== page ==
Volunteer flight crews survey flood damage from sky

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As the rain subsides, the real work of cleaning up after Mother nature begins. It's a process that starts with assessing the widespread devastation. That's why crews with the Civil Air Patrol are taking to the skies to survey the damage.

Volunteer Pilot Chuck Stone has had a bird's eye view of the Ozarks this week.

"The targets are usually bridges that are covered with water, roads that are covered," Stone said.

He's part of a crew with the Civil Air Patrol's Table Rock Lake Squadron whose mission is to take pictures of flooding. It's one of 25 squadrons throughout the state, and one of five in southwest Missouri. All the squadrons are available to help the National Guard or state and local officials if needed.

"[We] fly over, photograph that information, then we pass that up to SEMA (State Emergency Management Agency) and FEMA (Federal Emergency Management Agency). They analyze those photographs and decide what resources does the governor need to send down here to help us," Stone said.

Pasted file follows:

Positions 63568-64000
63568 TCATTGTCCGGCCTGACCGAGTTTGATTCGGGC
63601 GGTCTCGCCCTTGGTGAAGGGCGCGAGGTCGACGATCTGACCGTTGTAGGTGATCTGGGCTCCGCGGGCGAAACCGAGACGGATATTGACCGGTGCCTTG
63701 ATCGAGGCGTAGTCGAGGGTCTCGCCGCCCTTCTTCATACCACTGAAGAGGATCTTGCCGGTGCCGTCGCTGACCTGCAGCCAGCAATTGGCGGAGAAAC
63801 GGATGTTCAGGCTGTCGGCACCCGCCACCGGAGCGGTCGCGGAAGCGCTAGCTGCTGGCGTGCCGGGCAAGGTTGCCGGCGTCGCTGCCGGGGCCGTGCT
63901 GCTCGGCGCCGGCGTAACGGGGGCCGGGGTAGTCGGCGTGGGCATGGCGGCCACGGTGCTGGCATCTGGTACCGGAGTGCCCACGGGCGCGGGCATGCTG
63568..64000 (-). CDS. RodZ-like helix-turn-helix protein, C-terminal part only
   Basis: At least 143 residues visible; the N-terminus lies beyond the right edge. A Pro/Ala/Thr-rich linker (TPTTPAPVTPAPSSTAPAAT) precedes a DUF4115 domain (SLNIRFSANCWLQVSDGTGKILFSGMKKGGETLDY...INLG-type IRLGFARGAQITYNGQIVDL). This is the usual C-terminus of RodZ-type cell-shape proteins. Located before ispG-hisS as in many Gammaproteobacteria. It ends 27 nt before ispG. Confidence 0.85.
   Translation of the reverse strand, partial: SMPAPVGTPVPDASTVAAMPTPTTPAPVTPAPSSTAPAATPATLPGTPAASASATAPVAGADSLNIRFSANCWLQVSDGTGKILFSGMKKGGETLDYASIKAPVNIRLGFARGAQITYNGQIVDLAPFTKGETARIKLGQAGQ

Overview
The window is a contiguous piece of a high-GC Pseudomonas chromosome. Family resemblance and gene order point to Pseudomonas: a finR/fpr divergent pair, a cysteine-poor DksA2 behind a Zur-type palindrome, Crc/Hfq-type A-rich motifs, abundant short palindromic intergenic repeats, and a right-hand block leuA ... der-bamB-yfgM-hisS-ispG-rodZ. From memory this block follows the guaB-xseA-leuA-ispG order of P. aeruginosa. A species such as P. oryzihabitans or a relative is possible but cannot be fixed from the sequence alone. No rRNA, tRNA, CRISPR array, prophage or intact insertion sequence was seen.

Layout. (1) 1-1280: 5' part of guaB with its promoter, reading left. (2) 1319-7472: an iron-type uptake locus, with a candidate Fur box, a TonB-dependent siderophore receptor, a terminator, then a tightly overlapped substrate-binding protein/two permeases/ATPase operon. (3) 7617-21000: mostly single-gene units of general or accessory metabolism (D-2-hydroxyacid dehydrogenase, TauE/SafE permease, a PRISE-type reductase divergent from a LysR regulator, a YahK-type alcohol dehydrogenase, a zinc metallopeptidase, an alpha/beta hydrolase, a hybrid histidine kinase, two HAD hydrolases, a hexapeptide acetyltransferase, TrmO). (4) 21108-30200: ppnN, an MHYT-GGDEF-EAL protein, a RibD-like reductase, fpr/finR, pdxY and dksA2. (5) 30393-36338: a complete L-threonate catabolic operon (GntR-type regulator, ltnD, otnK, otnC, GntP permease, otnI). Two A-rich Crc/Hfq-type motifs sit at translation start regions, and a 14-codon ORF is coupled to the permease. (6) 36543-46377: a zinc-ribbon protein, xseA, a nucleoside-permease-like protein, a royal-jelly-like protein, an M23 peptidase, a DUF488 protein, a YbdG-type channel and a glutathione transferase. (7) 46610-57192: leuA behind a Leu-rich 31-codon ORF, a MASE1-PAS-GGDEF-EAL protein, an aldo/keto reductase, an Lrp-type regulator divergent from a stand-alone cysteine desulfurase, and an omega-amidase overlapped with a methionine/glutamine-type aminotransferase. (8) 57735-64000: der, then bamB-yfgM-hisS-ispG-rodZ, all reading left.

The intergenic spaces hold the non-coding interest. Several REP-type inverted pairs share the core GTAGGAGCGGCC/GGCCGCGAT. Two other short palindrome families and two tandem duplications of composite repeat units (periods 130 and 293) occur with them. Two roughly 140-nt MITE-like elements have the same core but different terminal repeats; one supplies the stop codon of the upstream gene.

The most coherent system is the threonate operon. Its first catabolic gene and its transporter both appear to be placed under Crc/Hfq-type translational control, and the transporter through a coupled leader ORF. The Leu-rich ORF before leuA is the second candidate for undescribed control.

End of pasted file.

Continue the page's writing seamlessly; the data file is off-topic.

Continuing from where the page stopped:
The pilot flies about 1,000 feet above the ground. Stone says they fly low and slow so passengers can get good video of the devastation.

Stone County Emergency Management Director Tom Martin says the high-quality images help pinpoint damage that might be tough to see from the ground. Martin says the county makes a list of the trouble spots and sends it to the state. It's all part of the process to see if, and how much, flood relief assistance folks will get.

"That information then is totaled for the governor then to turn a request in to the president. If we get a presidential declaration, then that's when the individual will be eligible for some assistance," Martin said.

While it's unclear how long that process will take, volunteers like Stone and rest of the Civil Air Patrol provide vital information during this disaster.

"We are not paid. We are able to do this as a community service to the state and to the nation," Stone said.

If you see flood damage in your area, Martin says you should let your county emergency management agency know so it can be included in the flood damage assessments. Stone County residents can notify the Stone County Assessor's Office by calling (417) 357-6145.

The Civil Air Patrol's Table Rock Lake Squadron is based at Branson Airport near Hollister. Stone says they have a strong relationship with the private airport, which helps them to be able to provide this service.